“Diabetics must be first in line for these drugs as production shortages are overcome, followed by those most in need, but they can certainly make a difference in terms of improving insulin function, improving efficiency of glucose metabolism and decreasing hunger.”

Obesity is a primary driver of the leading causes of death, including diabetes, heart disease, stroke and some types of cancer, according to the Centers for Disease Control and Prevention (CDC).

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Fox News Digital reached out to the study researchers for comment.

For more Health articles, visit www.foxnews.com/health.

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Health

Health weekend roundup: A mother's health mission, sleep-blocking foods, heat illnesses and more

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Health weekend roundup: A mother's health mission, sleep-blocking foods, heat illnesses and more

Fox News Digital publishes an array of health pieces all week long to keep you in the know on a range of wellness topics: health care access, innovative surgeries, cancer research, mental health trends and much more — plus, personal stories of people and families overcoming great obstacles.

Check out some top recent stories in Health as your weekend continues — and prep for the week ahead.

CLICK HERE TO SIGN UP FOR OUR HEALTH NEWSLETTER

These are just a few of what’s new, of course. 

There are many more to see at http://www.foxnews/health

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Utah mom fights for her daughter’s access to ‘life-saving’ medication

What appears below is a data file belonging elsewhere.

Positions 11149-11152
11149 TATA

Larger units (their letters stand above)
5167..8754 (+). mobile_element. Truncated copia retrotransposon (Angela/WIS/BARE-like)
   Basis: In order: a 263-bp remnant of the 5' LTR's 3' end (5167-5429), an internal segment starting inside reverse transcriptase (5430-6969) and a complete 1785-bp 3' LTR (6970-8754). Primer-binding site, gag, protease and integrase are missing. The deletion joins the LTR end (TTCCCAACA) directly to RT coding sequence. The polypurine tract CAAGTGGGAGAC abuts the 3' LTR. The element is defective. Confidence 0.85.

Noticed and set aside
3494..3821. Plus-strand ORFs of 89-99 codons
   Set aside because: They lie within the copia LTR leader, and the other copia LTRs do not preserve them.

For Ruby Smart, 15, Levemir is the insulin medication that works best to control her type 1 diabetes — but the manufacturer is discontinuing it. 

Alison Smart is on a mission to protect her daughter’s access to the drug. Click here to get the story.

Utah mother Alison Smart (in green sweater, pictured with Ruby Smart, age 15) is fighting for her teenage daughter’s access to diabetes medicine. (Alison Smart/iStock)

CDC warns of extreme heat dangers

Is extreme heat a public health threat? 

Fox News Digital reports the findings in the latest Mortality & Morbidity Report from the U.S. Centers for Disease Control and Prevention, including a spike in emergency room visits due to heat-related illness. Doctors chime in on the potential risk. Click here to get the story.

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Thermometer - heat wave

Many regions across the United States experienced “record-breaking high temperatures” in 2023 due to extreme heat, according to the CDC. (iStock)

Surprising reason for sleep struggles

If you’re having trouble falling or staying asleep, you might be overlooking one important lifestyle factor. 

Two sleep specialists reveal essential ingredients for high-quality sleep. Click here to get the story.

Snacks/insomnia

What you eat can have an impact on how well you sleep at night, experts say. (iStock)

The girl who can’t smile

Tayla Clement, 26, was born with a rare disorder that has made it impossible for her to smile — but she says she is grateful for it. 

The New Zealand woman discusses with Fox News Digital how she overcame trauma and learned to celebrate her differences. Click here to get the story.

Tayla Clement split image

Tayla Clement, born and raised in New Zealand, has Moebius syndrome, a neurological disease that affects one child out of every 50,000 to 500,000. (Tayla Clement)

‘Forever chemicals’ found in water across US

A new study found that higher amounts of PFAS (perfluoroalkyl substances) were found in drinking water in certain parts of the U.S. 

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Public health experts weigh in on the risks of the toxic chemicals. Click here to get the story.

Happy beautiful young woman drinking water

PFAS “hot spots” were concentrated in the Midwest, New England and the West Coast, the researchers found. (iStock)

Pick-me-ups to beat the midday slump

Is the “post-lunch coma” slowing down your productivity? 

A nutritional biologist shares six proven energy-boosters to to prevent post-meal fatigue. Click here to get the story.

Health weekend recap

This week’s health recap includes stories about heat hazards, a mother’s fight for her daughter’s diabetes medication, and a little-known disruption of healthy sleep. (iStock / Alison Smart)

Drinking pure orange juice is linked to surprising benefits